news The Australia and New Zealand (ANZ) media tablet market experienced a visibly dampened growth in the third quarter of this year, with a rise of only 3.1 percent quarter on quarter (QoQ) with 434,000 units shipped, and much of the slowdown relating to the Android side of the sector.
As per International Data Corporation’s (IDC) Quarterly Media Tablet and eReader Tracker (2011 Q3), Australia contributed 86.2% of total shipments in ANZ—a rise of just 1.6% QoQ. Interestingly, the QoQ growth of Android media tablets in Q3 went in opposite directions across ANZ, dropping by 37% in Australia and growing by a little over 60% in New Zealand.
Yee-Kuan Lau, Market Analyst for IDC Australia said that the early hype in Australia around the range of Android media tablets had quietened down between Q2 and Q3, while Apple’s iPad 2 was continuing its upward momentum. “The exit of low-cost Android tablets such as Optus MyTab and Telstra T-Touch and the court case over Samsung’s Galaxy 10.1 slowed down Android’s momentum in Australia as well,” Lau said.
The Australian tablet market has been seeing dramatic price cuts and extreme promotions throughout the year following the launch, earlier in 2011, of Android-based tablets by Motorola, Samsung, Acer, Toshiba and other rivals. The most recent price slash has been for the Motorola Xoom, selling for half-price in the holiday season.
Meanwhile, with a positive growth of 13.6% over Q2, New Zealand’s Q3 media tablet market showed a larger market expansion. “Android momentum is strong in New Zealand and the growth is due, amongst other things, to the collective efforts of major players such as Motorola, Acer, Asus and Samsung, which had the advantage to sell Galaxy Tab 10.1 in the country,” said Lau.
Android-based media tablets unit share dropped by 8 points across Australia from the previous quarter, occupying 16.5% of the total market size, while Apple’s iPad 2 market share increased to 77.7% during the same period. The remaining shipments included RIM’s PlayBook and a one-off shipment of HP’s TouchPad. Lau added, “Apple continues to grow in ANZ with additional retail stores followed by a channel expansion: selling through Australian telco operators for the first time and appointing Ingram Micro as a second distributor in New Zealand.”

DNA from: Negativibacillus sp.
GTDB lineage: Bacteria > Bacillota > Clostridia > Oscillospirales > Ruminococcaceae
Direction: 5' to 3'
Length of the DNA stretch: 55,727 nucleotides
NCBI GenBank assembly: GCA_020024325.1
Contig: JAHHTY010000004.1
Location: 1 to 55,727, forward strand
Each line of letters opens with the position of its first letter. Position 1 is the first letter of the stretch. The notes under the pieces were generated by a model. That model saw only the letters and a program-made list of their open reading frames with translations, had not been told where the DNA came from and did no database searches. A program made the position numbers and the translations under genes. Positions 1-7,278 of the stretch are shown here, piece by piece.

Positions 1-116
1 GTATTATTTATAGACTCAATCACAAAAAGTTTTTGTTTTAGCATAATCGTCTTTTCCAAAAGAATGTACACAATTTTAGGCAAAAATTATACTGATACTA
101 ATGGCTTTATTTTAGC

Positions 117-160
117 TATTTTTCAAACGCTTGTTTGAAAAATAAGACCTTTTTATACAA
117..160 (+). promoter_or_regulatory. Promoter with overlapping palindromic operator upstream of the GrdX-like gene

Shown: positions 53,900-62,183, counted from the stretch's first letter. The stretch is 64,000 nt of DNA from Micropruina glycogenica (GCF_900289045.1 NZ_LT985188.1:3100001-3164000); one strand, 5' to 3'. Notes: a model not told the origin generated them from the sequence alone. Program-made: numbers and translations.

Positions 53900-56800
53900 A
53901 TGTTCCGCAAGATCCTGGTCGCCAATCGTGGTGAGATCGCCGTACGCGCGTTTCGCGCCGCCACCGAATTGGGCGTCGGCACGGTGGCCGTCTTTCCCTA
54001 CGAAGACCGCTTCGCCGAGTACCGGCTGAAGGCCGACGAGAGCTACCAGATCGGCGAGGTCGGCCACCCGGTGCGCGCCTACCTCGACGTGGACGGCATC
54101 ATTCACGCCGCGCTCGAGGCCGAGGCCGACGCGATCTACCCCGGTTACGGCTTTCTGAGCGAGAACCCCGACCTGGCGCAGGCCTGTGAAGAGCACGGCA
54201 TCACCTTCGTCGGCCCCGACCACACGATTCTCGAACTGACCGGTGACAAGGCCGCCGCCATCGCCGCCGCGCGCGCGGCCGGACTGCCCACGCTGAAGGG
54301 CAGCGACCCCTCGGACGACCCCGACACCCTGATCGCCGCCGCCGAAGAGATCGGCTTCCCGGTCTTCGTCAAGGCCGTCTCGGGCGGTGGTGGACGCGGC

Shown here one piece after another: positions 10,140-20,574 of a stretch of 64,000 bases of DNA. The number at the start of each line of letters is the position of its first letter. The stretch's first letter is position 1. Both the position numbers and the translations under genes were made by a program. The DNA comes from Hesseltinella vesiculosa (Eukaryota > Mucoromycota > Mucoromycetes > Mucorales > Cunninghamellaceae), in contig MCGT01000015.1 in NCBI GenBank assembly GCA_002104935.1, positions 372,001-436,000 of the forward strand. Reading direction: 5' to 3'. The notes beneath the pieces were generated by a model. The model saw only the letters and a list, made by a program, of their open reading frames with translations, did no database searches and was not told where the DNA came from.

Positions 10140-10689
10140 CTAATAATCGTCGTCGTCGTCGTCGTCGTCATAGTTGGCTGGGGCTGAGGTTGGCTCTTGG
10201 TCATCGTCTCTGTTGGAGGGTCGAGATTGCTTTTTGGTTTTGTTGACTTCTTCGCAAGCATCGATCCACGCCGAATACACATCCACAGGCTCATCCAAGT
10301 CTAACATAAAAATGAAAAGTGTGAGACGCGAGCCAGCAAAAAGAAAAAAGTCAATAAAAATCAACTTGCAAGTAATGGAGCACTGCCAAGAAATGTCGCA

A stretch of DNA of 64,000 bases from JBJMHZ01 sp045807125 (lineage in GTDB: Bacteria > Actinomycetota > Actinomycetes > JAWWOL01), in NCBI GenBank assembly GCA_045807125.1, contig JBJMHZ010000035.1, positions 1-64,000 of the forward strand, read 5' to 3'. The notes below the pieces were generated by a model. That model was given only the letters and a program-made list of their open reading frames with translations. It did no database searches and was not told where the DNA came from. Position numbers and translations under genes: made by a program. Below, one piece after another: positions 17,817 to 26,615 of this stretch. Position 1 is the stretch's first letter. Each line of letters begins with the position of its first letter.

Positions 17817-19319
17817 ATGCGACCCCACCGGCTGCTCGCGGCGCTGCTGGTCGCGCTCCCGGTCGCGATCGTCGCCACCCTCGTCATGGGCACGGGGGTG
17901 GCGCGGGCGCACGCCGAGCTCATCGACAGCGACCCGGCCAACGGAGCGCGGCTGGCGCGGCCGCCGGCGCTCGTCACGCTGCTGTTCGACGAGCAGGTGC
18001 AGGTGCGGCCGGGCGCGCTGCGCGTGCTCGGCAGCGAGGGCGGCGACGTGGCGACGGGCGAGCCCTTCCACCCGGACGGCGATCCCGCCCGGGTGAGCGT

Lau pointed out the increased choice available for consumers of devices such as ultrabooks, even though the influence of this form factor on media tablets is negligible at this time. “IDC expects the media tablet momentum will pick up a notch when Android 4.0 tablets are launched and also in the long-run when LTE-capable devices hit the market, which will result in more media tablet sales through telco operators,” said Lau.
Projections for the Christmas period expect Android-based media tablet shipments in ANZ to remain below the 100,000 mark with a Q4 unit share at nearly 20%. Apple iOS is expected to maintain its leading market position. IDC predicts roughly 1.5 million units of media tablets will be shipped into the ANZ channel by the end of 2011. In spite of the lifting of the sales ban on Samsung’s Galaxy Tab 10.1 in December coinciding with the holiday season, IDC expects the Christmas sales to have a minimal effect on Q4 sales in Australia.
Image credit: Motorola